• MPV1: You will develop and reinforce the characteristics of a Northumbria graduate by building research skills to contribute to knowledge generation and dissemination, demonstrating awareness of ethical principles.

How will I be assessed?

Formative assessment
Students will engage in group debates each week, and the feedback coming from these debates, provided by peers and staff, mean students are benefitting from regular formative assessment.

Summative Assessment:
The assessment consists of two individual pieces of work:
1. A written assignment (maximum 3000 words) asking students to take one of the classic debates covered in the module and, imagining themselves as a participant on both sides of the debate, and using evidence for both sides, produce a debate transcript.
This will be worth 90% of the module mark (MK1; MK2; MIP1; MPV1).

2. The second assessment is a self-reflective account in which you will be asked to consider how this module has influenced your employability and future career (MIP2). This will be worth 10% of the module mark (500 words).
For the first summative assessment, individual feedback, of at least two constructive points and one positive point, will be provided electronically via turnitin. Cohort feedback, picking up on commonly recurring themes and issues, will also be provided.

Feedback and marks for the self-reflective assessment will only be available through one to one meetings with your personal tutor, and you will be expected to arrange a meeting.





Module abstract

The history of the scientific method (i.e., empiricism), as the approach psychologists and researchers in the broader sciences use to conceptualize studies and understand their findings, will be covered on this module. You will learn how the scientific method, as we know it in psychology and the broader sciences, came to be, and this will mean you exploring philosophical movements such as rationalism, logical positivism, external skepticism, empirical realism and reductive materialism. You will use empirical findings from psychological research, and from research in related sciences of biology, neurophysiology and physics, to probe classic debates; these will include questions such as: a) Are humans really robots? (e.g., Do we have free will?), b) Can robots be humans? (What is consciousness?), c) How did we get here? (Can Religion and Science co-exist?), d) Where do we go? (What do we know about an afterlife?), and e) How do we behave? (Do individual rights trump collective group gain?). This final debate, grounded in questions of individual and collective rights, will mean you looking into the history of ethics in psychology and the sciences. The module has been designed with employability skills in mind, and it is expected you will learn, through regular class debates and discussions, skills of critical thinking and reasoning, and, through the assessments, effective written communication.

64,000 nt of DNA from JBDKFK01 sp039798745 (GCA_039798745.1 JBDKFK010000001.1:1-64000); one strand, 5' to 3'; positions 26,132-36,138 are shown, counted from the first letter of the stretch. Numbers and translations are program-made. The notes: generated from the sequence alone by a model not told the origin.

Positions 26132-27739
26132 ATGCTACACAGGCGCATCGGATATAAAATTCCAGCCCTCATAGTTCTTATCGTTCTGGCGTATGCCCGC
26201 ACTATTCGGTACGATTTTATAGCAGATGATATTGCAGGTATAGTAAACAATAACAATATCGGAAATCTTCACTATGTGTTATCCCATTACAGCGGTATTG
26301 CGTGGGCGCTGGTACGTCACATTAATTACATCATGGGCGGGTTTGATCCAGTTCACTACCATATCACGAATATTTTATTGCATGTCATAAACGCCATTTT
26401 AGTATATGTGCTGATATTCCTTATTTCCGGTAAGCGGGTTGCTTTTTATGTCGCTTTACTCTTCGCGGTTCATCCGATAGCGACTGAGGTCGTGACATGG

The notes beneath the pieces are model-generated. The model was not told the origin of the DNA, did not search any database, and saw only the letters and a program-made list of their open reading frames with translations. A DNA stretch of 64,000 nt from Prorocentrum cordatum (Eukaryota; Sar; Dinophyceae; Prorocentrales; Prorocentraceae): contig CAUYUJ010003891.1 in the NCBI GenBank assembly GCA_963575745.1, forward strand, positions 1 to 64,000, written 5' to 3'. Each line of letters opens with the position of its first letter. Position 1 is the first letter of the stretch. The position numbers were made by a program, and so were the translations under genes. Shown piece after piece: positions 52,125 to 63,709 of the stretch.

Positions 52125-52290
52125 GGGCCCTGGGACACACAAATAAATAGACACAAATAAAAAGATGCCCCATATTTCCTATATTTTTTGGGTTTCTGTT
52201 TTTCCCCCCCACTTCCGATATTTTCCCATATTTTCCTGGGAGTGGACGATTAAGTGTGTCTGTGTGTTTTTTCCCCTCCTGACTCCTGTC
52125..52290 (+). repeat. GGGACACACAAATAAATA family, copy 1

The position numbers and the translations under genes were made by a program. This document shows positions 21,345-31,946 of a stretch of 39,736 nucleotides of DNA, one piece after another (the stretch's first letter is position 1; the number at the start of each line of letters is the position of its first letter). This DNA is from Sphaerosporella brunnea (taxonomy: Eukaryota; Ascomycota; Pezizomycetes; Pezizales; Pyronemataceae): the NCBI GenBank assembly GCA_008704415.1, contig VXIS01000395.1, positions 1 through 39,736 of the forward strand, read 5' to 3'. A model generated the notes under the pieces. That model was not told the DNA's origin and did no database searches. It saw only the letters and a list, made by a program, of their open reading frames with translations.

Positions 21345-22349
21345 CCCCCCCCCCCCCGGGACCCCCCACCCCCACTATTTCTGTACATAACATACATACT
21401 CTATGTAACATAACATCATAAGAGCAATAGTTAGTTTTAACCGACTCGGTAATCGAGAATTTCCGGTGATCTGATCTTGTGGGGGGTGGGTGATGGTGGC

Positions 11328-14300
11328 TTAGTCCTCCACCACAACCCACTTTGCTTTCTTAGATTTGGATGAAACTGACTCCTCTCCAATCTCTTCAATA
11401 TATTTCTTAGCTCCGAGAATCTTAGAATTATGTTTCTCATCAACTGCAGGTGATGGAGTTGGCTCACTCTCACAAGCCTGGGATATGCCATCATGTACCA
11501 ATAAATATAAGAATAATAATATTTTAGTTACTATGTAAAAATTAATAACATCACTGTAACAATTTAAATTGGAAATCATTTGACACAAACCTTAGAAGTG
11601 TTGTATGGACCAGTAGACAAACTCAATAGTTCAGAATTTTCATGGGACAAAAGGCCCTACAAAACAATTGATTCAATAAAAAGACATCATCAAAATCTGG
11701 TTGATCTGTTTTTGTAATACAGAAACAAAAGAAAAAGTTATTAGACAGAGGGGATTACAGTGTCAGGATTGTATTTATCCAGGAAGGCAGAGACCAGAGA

Course info

UCAS Code C800

Credits 20

Level of Study Undergraduate

Mode of Study 3 years Full Time or 4 years with optional study abroad year

Department Psychology

Location City Campus, Northumbria University

City Newcastle

Start September 2024 or September 2025

Fee Information

Module Information

All information is accurate at the time of sharing. 

Full time Courses are primarily delivered via on-campus face to face learning but could include elements of online learning. Most courses run as planned and as promoted on our website and via our marketing materials, but if there are any substantial changes (as determined by the Competition and Markets Authority) to a course or there is the potential that course may be withdrawn, we will notify all affected applicants as soon as possible with advice and guidance regarding their options. It is also important to be aware that optional modules listed on course pages may be subject to change depending on uptake numbers each year.  

Contact time is subject to increase or decrease in line with possible restrictions imposed by the government or the University in the interest of maintaining the health and safety and wellbeing of students, staff, and visitors if this is deemed necessary in future.


Useful Links

Find out about our distinctive approach at

Admissions Terms and Conditions

Fees and Funding

Admissions Policy

Admissions Complaints Policy